Follow-up after treatment for thyroid cancer
Follow-up after treatment is an important part of cancer care. Follow-up for thyroid cancer is often shared among the cancer specialists and your family doctor. Your healthcare team will work with you to decide on follow-up care to meet your needs.
Don’t wait until your next scheduled appointment to report any new symptoms and symptoms that don’t go away. Tell your healthcare team if you have:
- any new lump or swelling
- difficulty swallowing or breathing
- a sore throat or cough that doesn’t go away
The chance of thyroid cancer coming back, or recurring, depends on many factors including the type and stage of the cancer. Most thyroid cancers grow slowly so the cancer could recur 10 years or more after treatment. Many years of follow-up are usually needed.
Schedule for follow-up visits @(Model.HeadingTag)>
Follow-up visits for thyroid cancer are usually scheduled every 6–12 months. They may be more often if you have an aggressive type or advanced stage of thyroid cancer.
Follow-up visits are usually continued for at least 10 years. Most people should receive follow-up care for the rest of their life.
During follow-up visits @(Model.HeadingTag)>
During a follow-up visit, your healthcare team will usually ask questions about the side effects of treatment and how you’re coping. They will also ask about any symptoms you have.
Physical exam @(Model.HeadingTag)>
Your doctor will do a physical exam which may include:
- feeling the neck for any swelling or enlarged lymph nodes
- listening to the lungs
- checking your blood pressure and pulse
Blood tests @(Model.HeadingTag)>
Blood tests are commonly done as a part of follow-up. You may have blood tests to check levels of the following:
- thyroglobulin (Tg) to check for any cancer left behind after treatment, check for recurrence or check how well the cancer is responding to treatments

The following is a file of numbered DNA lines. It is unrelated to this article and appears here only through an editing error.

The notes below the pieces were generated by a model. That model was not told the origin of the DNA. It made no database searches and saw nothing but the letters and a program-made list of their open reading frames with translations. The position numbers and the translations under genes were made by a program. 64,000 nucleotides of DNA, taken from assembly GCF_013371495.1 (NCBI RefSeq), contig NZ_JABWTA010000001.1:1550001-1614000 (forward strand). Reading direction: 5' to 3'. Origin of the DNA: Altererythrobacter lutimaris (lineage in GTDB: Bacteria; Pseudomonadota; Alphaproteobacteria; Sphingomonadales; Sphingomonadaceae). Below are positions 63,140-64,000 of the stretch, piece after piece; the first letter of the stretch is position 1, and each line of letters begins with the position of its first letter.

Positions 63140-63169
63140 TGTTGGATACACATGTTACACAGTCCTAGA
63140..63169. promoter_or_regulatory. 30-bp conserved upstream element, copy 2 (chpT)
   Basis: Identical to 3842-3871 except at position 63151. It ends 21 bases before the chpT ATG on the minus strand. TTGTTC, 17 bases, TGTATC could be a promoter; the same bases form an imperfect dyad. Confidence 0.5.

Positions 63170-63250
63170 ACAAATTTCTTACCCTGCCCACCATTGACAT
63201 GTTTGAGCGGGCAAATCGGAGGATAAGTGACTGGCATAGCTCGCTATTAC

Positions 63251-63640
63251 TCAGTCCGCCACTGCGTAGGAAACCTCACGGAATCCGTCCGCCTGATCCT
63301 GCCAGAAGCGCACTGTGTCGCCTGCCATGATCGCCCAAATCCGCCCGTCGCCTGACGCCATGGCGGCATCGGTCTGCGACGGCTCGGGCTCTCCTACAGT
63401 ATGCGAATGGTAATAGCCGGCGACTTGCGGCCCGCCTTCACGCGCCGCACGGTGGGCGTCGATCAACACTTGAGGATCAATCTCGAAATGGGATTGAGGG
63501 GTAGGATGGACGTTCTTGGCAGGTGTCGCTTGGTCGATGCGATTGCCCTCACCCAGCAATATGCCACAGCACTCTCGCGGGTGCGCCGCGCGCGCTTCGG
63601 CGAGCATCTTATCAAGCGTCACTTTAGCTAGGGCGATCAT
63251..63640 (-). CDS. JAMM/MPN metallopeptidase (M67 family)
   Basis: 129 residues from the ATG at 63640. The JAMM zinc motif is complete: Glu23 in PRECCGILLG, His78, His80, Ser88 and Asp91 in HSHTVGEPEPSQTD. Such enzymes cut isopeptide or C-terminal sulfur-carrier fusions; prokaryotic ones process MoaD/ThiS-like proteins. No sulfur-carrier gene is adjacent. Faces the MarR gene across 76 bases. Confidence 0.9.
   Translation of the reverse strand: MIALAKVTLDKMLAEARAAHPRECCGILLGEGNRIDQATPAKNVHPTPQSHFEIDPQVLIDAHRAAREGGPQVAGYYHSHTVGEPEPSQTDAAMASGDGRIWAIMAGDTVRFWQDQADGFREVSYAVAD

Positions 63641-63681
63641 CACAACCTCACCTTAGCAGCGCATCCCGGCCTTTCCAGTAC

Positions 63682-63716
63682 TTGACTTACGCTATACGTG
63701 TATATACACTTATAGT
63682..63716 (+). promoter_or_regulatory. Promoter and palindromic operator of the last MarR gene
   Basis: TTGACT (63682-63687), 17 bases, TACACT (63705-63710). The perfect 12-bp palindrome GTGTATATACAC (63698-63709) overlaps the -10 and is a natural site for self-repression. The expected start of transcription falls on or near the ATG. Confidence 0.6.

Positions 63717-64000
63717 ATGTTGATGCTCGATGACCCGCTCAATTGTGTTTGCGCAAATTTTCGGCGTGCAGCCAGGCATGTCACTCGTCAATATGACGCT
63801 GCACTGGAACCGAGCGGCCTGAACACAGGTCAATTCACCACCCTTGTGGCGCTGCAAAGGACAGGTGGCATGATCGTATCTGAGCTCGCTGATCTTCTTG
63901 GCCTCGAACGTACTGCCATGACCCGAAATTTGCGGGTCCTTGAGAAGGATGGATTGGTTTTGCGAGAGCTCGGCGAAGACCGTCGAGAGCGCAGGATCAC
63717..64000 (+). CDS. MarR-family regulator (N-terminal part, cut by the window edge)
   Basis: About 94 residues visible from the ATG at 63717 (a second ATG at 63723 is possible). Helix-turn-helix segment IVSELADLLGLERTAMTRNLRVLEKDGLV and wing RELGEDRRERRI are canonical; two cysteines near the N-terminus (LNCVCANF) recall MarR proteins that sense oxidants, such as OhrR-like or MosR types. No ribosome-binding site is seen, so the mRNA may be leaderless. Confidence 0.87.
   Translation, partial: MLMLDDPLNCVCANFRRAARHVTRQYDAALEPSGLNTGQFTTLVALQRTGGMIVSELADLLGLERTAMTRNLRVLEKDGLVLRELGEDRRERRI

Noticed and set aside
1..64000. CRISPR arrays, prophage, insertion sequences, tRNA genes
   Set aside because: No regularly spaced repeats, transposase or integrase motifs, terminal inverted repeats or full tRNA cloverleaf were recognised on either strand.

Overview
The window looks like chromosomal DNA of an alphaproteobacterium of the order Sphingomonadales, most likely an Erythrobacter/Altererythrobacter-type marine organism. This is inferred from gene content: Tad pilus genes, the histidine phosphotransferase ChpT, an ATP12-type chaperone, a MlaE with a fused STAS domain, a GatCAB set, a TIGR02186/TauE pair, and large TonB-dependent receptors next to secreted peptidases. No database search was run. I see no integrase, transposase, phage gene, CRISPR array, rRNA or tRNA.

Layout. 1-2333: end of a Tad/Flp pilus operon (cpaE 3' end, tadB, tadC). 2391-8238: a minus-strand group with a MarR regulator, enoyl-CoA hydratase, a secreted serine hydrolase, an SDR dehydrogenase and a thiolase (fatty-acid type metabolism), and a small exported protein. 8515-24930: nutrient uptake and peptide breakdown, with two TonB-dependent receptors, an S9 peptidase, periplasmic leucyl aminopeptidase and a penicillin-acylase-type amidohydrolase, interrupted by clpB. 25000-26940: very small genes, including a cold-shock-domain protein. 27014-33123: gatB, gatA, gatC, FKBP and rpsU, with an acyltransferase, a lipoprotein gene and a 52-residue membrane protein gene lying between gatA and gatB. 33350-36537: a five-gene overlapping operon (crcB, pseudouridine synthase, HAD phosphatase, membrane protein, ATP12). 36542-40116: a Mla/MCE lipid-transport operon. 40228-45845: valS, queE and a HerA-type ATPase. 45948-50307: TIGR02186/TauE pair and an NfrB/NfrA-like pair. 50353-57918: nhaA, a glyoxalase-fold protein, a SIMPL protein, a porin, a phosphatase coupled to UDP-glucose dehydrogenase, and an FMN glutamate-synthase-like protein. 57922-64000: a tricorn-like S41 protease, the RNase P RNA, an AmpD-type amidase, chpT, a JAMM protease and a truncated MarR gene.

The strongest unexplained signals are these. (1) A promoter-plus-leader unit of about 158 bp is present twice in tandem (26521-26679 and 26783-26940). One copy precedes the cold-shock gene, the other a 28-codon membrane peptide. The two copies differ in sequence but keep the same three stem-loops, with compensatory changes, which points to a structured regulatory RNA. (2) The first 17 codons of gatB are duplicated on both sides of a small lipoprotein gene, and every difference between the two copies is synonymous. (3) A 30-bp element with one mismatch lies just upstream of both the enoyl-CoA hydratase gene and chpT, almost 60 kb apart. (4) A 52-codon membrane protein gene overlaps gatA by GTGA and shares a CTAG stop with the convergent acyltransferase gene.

- thyroglobulin antibodies (TgAb) to check that the Tg test is reliable
- thyroid-stimulating hormone (TSH), thyroxine (T4) and triiodothyronine (T3) to make sure you are receiving the right dose of hormonal therapy
- calcium to check if surgery has damaged the parathyroid glands, which help keep many other organs working properly by controlling blood calcium levels
- calcitonin and carcinoembryonic antigen (CEA) to check if medullary carcinoma is responding to treatment or continuing to grow and spread (progressing)
Imaging tests @(Model.HeadingTag)>
Imaging tests are usually done early in the follow-up schedule and when the physical exam or blood tests suggest a problem. You may have:
- ultrasound of the neck to check for a local recurrence or spread of the cancer to lymph nodes
- radioactive iodine scan to monitor response to radioactive iodine therapy
- CT scan of the neck, chest or abdomen to look for cancer that has recurred or spread
- MRI of the neck, chest or abdomen to look for cancer that has recurred or spread
If a recurrence is found, your healthcare team will assess you to determine the best treatment options.
American Cancer Society. Thyroid Cancer. 2014: http://www.cancer.org/cancer/thyroidcancer/detailedguide/index.
Cancer Research UK. Follow Up for Thyroid Cancer. 2014: http://www.cancerresearchuk.org/about-cancer/type/thyroid-cancer/treatment/follow-up-for-thyroid-cancer.
Haugen BR, Alexander DK, Bible KC, et al . 2015 American Thyroid Association management guidelines for adult patients with thyroid nodules and differentiated thyroid cancer. Thyroid. 2015: http://online.liebertpub.com/doi/abs/10.1089/thy.2015.0020.
National Comprehensive Cancer Network. NCCN Clinical Practice Guidelines in Oncology: Thyroid Carcinoma (Version 2.2015). http://www.nccn.org/professionals/physician_gls/f_guidelines.asp.
Smallridge RC, Ain KB, Asa SL, et al . American Thyroid Association guidelines for management of patients with anaplastic thyroid cancer. Thyroid. 2012: http://online.liebertpub.com/doi/full/10.1089/thy.2012.0302.